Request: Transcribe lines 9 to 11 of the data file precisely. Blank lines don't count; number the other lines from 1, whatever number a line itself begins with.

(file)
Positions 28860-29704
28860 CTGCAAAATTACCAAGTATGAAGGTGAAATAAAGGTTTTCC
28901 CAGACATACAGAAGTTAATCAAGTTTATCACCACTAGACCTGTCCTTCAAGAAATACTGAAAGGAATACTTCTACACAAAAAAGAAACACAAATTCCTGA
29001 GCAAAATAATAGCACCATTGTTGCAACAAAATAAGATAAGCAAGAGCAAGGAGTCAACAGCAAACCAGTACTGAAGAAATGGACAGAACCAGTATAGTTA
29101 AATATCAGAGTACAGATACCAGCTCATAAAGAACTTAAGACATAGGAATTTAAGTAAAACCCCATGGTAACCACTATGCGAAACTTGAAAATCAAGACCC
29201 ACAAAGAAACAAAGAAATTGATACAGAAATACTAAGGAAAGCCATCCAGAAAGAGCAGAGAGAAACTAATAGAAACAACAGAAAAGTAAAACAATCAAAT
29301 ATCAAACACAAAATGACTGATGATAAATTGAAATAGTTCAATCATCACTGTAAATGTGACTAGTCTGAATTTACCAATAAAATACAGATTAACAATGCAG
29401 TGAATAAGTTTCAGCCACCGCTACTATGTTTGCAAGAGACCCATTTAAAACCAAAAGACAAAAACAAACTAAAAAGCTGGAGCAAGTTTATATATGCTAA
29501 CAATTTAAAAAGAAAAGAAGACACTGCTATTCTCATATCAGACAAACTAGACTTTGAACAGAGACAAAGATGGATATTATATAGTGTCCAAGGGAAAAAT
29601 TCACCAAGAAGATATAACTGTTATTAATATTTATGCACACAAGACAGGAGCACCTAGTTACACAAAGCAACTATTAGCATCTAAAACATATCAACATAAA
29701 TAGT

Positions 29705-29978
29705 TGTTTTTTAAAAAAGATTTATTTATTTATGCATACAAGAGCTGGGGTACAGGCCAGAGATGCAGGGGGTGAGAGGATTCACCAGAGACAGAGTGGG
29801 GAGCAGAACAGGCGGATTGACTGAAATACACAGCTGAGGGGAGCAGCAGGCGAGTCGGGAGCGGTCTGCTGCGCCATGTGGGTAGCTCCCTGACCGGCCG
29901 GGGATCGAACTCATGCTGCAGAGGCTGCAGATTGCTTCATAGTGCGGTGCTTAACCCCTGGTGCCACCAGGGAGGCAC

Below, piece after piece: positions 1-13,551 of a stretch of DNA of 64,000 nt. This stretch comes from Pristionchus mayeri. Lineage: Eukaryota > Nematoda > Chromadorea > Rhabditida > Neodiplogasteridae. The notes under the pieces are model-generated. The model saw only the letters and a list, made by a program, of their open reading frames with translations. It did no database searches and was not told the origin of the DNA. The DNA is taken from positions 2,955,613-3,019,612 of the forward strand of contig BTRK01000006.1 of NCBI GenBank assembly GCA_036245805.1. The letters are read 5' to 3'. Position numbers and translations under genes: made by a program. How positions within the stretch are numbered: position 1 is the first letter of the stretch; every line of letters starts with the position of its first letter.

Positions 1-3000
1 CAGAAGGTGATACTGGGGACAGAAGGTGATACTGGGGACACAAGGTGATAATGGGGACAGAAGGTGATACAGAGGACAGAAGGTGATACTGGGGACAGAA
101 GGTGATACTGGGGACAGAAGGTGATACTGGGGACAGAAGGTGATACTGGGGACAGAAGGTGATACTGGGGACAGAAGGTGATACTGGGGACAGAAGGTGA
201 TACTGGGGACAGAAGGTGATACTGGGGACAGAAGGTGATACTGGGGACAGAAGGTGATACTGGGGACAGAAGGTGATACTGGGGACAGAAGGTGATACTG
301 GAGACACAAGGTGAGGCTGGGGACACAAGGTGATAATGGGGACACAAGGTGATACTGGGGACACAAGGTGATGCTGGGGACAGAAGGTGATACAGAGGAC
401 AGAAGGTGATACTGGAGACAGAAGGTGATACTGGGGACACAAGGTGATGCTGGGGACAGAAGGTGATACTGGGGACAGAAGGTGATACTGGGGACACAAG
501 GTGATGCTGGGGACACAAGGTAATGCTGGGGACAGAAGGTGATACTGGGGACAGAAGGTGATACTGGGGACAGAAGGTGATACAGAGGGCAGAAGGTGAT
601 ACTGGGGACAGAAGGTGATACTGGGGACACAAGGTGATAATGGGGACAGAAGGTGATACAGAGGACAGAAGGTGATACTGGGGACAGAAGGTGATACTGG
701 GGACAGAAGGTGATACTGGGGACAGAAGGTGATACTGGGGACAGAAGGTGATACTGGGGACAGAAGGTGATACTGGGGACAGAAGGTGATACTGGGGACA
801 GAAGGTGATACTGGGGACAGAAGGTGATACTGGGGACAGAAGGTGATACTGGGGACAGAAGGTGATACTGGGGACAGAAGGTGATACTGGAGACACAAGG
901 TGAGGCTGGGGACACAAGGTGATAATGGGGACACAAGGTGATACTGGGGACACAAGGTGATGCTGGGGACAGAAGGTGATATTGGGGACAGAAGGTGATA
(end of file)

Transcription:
29501 CAATTTAAAAAGAAAAGAAGACACTGCTATTCTCATATCAGACAAACTAGACTTTGAACAGAGACAAAGATGGATATTATATAGTGTCCAAGGGAAAAAT
29601 TCACCAAGAAGATATAACTGTTATTAATATTTATGCACACAAGACAGGAGCACCTAGTTACACAAAGCAACTATTAGCATCTAAAACATATCAACATAAA
29701 TAGT